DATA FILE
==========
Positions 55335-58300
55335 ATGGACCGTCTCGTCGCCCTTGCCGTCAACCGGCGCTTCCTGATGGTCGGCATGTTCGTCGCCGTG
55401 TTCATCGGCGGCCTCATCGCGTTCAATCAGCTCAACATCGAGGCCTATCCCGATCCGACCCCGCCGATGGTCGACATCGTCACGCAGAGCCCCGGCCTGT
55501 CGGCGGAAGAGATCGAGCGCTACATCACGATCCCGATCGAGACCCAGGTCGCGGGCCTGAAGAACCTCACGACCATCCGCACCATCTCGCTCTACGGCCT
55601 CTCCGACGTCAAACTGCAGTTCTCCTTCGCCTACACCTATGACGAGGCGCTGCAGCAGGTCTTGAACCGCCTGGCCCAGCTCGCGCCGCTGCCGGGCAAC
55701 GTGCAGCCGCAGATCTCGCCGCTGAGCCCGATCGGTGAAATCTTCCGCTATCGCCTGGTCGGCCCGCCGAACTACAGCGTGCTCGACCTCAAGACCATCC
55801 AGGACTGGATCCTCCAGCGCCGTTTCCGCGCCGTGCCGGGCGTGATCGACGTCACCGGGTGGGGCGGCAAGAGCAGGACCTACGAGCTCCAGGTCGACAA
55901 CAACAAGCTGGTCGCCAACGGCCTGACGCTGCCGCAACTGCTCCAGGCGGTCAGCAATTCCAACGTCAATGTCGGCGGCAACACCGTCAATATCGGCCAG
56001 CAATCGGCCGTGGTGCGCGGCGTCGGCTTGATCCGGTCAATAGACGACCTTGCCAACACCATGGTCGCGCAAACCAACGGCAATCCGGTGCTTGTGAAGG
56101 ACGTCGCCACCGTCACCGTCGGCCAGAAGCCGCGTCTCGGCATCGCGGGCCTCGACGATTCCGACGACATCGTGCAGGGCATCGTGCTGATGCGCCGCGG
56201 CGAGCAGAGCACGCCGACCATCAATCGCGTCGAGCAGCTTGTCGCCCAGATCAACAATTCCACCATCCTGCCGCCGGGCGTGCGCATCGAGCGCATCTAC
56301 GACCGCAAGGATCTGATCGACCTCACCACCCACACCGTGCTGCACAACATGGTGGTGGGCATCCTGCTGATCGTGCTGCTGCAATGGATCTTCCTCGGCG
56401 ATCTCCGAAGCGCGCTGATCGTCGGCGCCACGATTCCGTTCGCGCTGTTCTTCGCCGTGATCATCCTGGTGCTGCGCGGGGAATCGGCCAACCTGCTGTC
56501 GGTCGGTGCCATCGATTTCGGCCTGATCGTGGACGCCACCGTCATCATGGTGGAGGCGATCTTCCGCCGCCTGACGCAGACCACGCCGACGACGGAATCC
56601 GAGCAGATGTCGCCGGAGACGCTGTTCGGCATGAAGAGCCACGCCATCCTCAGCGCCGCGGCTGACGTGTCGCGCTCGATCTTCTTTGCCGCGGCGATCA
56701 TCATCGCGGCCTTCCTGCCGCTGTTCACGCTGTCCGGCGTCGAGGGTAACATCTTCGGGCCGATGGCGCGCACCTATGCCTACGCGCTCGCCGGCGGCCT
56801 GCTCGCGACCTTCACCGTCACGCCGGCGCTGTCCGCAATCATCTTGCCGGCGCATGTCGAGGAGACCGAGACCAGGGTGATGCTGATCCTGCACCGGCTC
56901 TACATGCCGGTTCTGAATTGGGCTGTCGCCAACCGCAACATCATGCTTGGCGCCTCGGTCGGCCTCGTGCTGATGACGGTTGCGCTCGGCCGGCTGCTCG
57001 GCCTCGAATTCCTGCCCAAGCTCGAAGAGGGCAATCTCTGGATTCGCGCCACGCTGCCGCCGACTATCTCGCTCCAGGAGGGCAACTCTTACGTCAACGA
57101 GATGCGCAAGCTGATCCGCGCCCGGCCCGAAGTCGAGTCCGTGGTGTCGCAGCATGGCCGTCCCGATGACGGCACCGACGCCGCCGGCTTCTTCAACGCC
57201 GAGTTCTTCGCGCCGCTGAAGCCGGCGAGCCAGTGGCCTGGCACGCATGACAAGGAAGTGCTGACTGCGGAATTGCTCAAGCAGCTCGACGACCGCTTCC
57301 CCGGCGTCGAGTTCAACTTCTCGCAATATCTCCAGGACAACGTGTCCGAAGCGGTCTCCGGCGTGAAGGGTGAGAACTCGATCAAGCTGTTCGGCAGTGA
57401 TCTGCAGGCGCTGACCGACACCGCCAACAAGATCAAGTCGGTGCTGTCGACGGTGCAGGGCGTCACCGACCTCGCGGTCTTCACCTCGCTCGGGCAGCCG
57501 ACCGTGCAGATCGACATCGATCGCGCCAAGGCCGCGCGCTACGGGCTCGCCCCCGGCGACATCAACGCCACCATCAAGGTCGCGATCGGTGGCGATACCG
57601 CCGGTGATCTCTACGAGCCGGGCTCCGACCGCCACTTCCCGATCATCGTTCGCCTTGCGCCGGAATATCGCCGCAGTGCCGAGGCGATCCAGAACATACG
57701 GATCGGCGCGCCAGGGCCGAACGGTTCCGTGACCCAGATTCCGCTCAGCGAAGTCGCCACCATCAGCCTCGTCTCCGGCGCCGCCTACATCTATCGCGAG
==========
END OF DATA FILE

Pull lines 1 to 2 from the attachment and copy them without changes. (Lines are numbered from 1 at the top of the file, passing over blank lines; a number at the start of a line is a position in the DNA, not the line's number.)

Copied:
Positions 55335-58300
55335 ATGGACCGTCTCGTCGCCCTTGCCGTCAACCGGCGCTTCCTGATGGTCGGCATGTTCGTCGCCGTG